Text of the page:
Ophthalmology (Eye & Ear Hospital) - Research Publications
Now showing items 1-12 of 328
Nuclear response to divergent mitochondrial DNA genotypes modulates the interferon immune response
(PUBLIC LIBRARY SCIENCE, 2020-10-08)
Mitochondrial OXPHOS generates most of the energy required for cellular function. OXPHOS biogenesis requires the coordinated expression of the nuclear and mitochondrial genomes. This represents a unique challenge that highlights the importance of nuclear-mitochondrial genetic communication to cellular function. Here we investigated the transcriptomic and functional consequences of nuclear-mitochondrial genetic divergence in vitro and in vivo. We utilized xenomitochondrial cybrid cell lines containing nuclear DNA from the common laboratory mouse Mus musculus domesticus and mitochondrial DNA (mtDNA) from Mus musculus domesticus, or exogenous mtDNA from progressively divergent mouse species Mus spretus, Mus terricolor, Mus caroli and Mus pahari. These cybrids model a wide range of nuclear-mitochondrial genetic divergence that cannot be achieved with other research models. Furthermore, we used a xenomitochondrial mouse model generated in our laboratory that harbors wild-type, C57BL/6J Mus musculus domesticus nuclear DNA and homoplasmic mtDNA from Mus terricolor. RNA sequencing analysis of xenomitochondrial cybrids revealed an activation of interferon signaling pathways even in the absence of OXPHOS dysfunction or immune challenge. In contrast, xenomitochondrial mice displayed lower baseline interferon gene expression and an impairment in the interferon-dependent innate immune response upon immune challenge with herpes simplex virus, which resulted in decreased viral control. Our work demonstrates that nuclear-mitochondrial genetic divergence caused by the introduction of exogenous mtDNA can modulate the interferon immune response both in vitro and in vivo, even when OXPHOS function is not compromised. This work may lead to future insights into the role of mitochondrial genetic variation and the immune function in humans, as patients affected by mitochondrial disease are known to be more susceptible to immune challenges.
Cross-sectional study of the association between cataract surgery and age-related macular degeneration in the era of phacoemulsification in the national health and nutrition examination survey 2005-2008
(BMJ PUBLISHING GROUP, 2020-01-01)
OBJECTIVE: To determine the association between cataract surgery and age-related macular degeneration (AMD) in a representative US sample. DESIGN: Population-based, cross-sectional study. SETTING: The US National Health and Nutrition Examination Survey 2005-2008. PARTICIPANTS: A total of 5401 participants aged ≥40 years had information in cataract surgery status and gradable retinal photographs for right eyes. METHODS: Cataract surgery status was obtained from questionnaire. Non-mydriatic fundus photographs were collected and AMD status was assessed. The associations between AMD and cataract surgery were evaluated in right eyes using logistic regression models. RESULTS: Of 338 right eyes with any AMD, 107 right eyes (28.9%) had cataract surgery. After adjusting for multiple variables, there were significant associations between cataract surgery and any AMD (OR 1.36; 95% CI 1.03 to 1.81) or late AMD (OR 2.48; 95% CI 1.01 to 6.09). No significant association was found between cataract surgery and early AMD after adjusting for multiple covariates (OR 1.20; 95% CI 0.91 to 1.59). CONCLUSION: Our results suggest that cataract surgery is associated with the presence of AMD, particularly for late AMD. Longitudinal studies investigating the risk and progression of AMD after cataract surgery are needed in the era of phacoemulsification.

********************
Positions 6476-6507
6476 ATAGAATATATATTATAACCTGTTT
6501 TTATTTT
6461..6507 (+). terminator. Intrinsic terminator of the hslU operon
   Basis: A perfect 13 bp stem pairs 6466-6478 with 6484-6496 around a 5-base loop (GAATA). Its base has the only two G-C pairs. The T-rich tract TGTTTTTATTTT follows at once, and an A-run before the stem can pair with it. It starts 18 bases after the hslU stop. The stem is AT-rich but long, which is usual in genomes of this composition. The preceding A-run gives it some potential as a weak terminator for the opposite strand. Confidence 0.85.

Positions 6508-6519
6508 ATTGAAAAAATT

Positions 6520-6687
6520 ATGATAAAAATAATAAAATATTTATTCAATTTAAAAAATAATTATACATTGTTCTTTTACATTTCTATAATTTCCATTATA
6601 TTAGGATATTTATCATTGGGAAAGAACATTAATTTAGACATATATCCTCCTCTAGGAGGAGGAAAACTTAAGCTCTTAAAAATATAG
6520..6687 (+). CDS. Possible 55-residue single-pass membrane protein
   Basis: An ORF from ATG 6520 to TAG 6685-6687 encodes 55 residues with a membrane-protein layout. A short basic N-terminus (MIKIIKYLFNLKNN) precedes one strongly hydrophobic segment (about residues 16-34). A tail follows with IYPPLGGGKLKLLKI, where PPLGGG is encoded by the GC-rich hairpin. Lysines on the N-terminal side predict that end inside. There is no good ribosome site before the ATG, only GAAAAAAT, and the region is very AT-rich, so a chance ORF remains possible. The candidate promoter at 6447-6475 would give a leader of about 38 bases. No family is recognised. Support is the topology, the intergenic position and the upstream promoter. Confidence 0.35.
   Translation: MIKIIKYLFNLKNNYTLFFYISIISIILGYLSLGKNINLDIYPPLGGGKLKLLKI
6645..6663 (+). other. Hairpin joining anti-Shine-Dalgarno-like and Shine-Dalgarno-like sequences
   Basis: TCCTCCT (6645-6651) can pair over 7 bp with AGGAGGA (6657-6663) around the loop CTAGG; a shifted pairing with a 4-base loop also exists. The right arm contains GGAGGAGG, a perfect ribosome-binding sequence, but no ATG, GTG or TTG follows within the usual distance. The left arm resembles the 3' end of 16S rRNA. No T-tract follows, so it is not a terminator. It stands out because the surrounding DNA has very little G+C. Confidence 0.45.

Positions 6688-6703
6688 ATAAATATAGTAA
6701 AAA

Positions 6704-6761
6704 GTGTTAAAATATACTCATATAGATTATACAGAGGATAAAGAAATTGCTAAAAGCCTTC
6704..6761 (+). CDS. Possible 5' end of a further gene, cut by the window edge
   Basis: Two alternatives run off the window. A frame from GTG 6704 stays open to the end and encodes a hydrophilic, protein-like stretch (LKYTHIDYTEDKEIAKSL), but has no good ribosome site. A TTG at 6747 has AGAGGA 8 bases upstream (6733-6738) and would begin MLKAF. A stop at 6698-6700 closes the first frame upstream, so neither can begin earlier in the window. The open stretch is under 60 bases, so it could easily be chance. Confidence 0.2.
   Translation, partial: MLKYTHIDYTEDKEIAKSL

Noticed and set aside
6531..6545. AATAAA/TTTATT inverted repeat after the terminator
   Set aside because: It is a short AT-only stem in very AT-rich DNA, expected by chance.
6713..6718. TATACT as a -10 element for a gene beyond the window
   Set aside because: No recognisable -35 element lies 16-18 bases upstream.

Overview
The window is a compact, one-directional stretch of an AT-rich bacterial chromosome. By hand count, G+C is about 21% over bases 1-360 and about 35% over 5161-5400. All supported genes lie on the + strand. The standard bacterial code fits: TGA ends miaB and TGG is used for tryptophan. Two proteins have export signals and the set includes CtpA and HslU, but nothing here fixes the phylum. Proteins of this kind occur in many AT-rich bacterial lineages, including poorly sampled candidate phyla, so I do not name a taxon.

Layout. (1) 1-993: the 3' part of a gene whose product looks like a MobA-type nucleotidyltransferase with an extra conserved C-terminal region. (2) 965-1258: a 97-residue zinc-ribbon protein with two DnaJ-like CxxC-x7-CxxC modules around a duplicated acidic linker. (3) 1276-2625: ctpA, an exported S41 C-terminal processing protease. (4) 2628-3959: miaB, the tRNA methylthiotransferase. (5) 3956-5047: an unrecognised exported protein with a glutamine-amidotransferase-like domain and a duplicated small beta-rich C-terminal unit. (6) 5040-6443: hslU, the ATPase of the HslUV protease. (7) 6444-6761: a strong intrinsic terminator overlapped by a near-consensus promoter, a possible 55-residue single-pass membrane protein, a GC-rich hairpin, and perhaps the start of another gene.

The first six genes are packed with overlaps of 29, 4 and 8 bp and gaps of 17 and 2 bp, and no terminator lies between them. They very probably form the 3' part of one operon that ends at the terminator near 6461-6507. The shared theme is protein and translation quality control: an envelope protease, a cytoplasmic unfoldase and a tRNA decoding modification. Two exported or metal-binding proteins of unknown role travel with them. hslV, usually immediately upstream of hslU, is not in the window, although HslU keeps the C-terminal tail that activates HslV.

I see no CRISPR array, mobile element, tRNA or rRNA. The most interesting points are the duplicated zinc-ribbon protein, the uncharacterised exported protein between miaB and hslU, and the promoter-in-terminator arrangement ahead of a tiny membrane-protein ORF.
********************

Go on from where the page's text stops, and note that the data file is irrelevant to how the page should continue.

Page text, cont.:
Comparison of CRISPR/Cas Endonucleases forin vivoRetinal Gene Editing
(FRONTIERS MEDIA SA, 2020-09-10)
CRISPR/Cas has opened the prospect of direct gene correction therapy for some inherited retinal diseases. Previous work has demonstrated the utility of adeno-associated virus (AAV) mediated delivery to retinal cells in vivo; however, with the expanding repertoire of CRISPR/Cas endonucleases, it is not clear which of these are most efficacious for retinal editing in vivo. We sought to compare CRISPR/Cas endonuclease activity using both single and dual AAV delivery strategies for gene editing in retinal cells. Plasmids of a dual vector system with SpCas9, SaCas9, Cas12a, CjCas9 and a sgRNA targeting YFP, as well as a single vector system with SaCas9/YFP sgRNA were generated and validated in YFP-expressing HEK293A cell by flow cytometry and the T7E1 assay. Paired CRISPR/Cas endonuclease and its best performing sgRNA was then packaged into an AAV2 capsid derivative, AAV7m8, and injected intravitreally into CMV-Cre:Rosa26-YFP mice. SpCas9 and Cas12a achieved better knockout efficiency than SaCas9 and CjCas9. Moreover, no significant difference in YFP gene editing was found between single and dual CRISPR/SaCas9 vector systems. With a marked reduction of YFP-positive retinal cells, AAV7m8 delivered SpCas9 was found to have the highest knockout efficacy among all investigated endonucleases. We demonstrate that the AAV7m8-mediated delivery of CRISPR/SpCas9 construct achieves the most efficient gene modification in neurosensory retinal cells in vivo.
Topical Application of Hyaluronic Acid-RGD Peptide-Coated Gelatin/Epigallocatechin-3 Gallate (EGCG) Nanoparticles Inhibits Corneal Neovascularization via Inhibition of VEGF Production
Neovascularization (NV) of the cornea disrupts vision which leads to blindness. Investigation of antiangiogenic, slow-release and biocompatible approaches for treating corneal NV is of great importance. We designed an eye drop formulation containing gelatin/epigallocatechin-3-gallate (EGCG) nanoparticles (NPs) for targeted therapy in corneal NV. Gelatin-EGCG self-assembled NPs with hyaluronic acid (HA) coating on its surface (named GEH) and hyaluronic acid conjugated with arginine-glycine-aspartic acid (RGD) (GEH-RGD) were synthesized. Human umbilical vein endothelial cells (HUVECs) were used to evaluate the antiangiogenic effect of GEH-RGD NPs in vitro. Moreover, a mouse model of chemical corneal cauterization was employed to evaluate the antiangiogenic effects of GEH-RGD NPs in vivo. GEH-RGD NP treatment significantly reduced endothelial cell tube formation and inhibited metalloproteinase (MMP)-2 and MMP-9 activity in HUVECs in vitro. Topical application of GEH-RGD NPs (once daily for a week) significantly attenuated the formation of pathological vessels in the mouse cornea after chemical cauterization. Reduction in both vascular endothelial growth factor (VEGF) and MMP-9 protein in the GEH-RGD NP-treated cauterized corneas was observed. These results confirm the molecular mechanism of the antiangiogenic effect of GEH-RGD NPs in suppressing pathological corneal NV.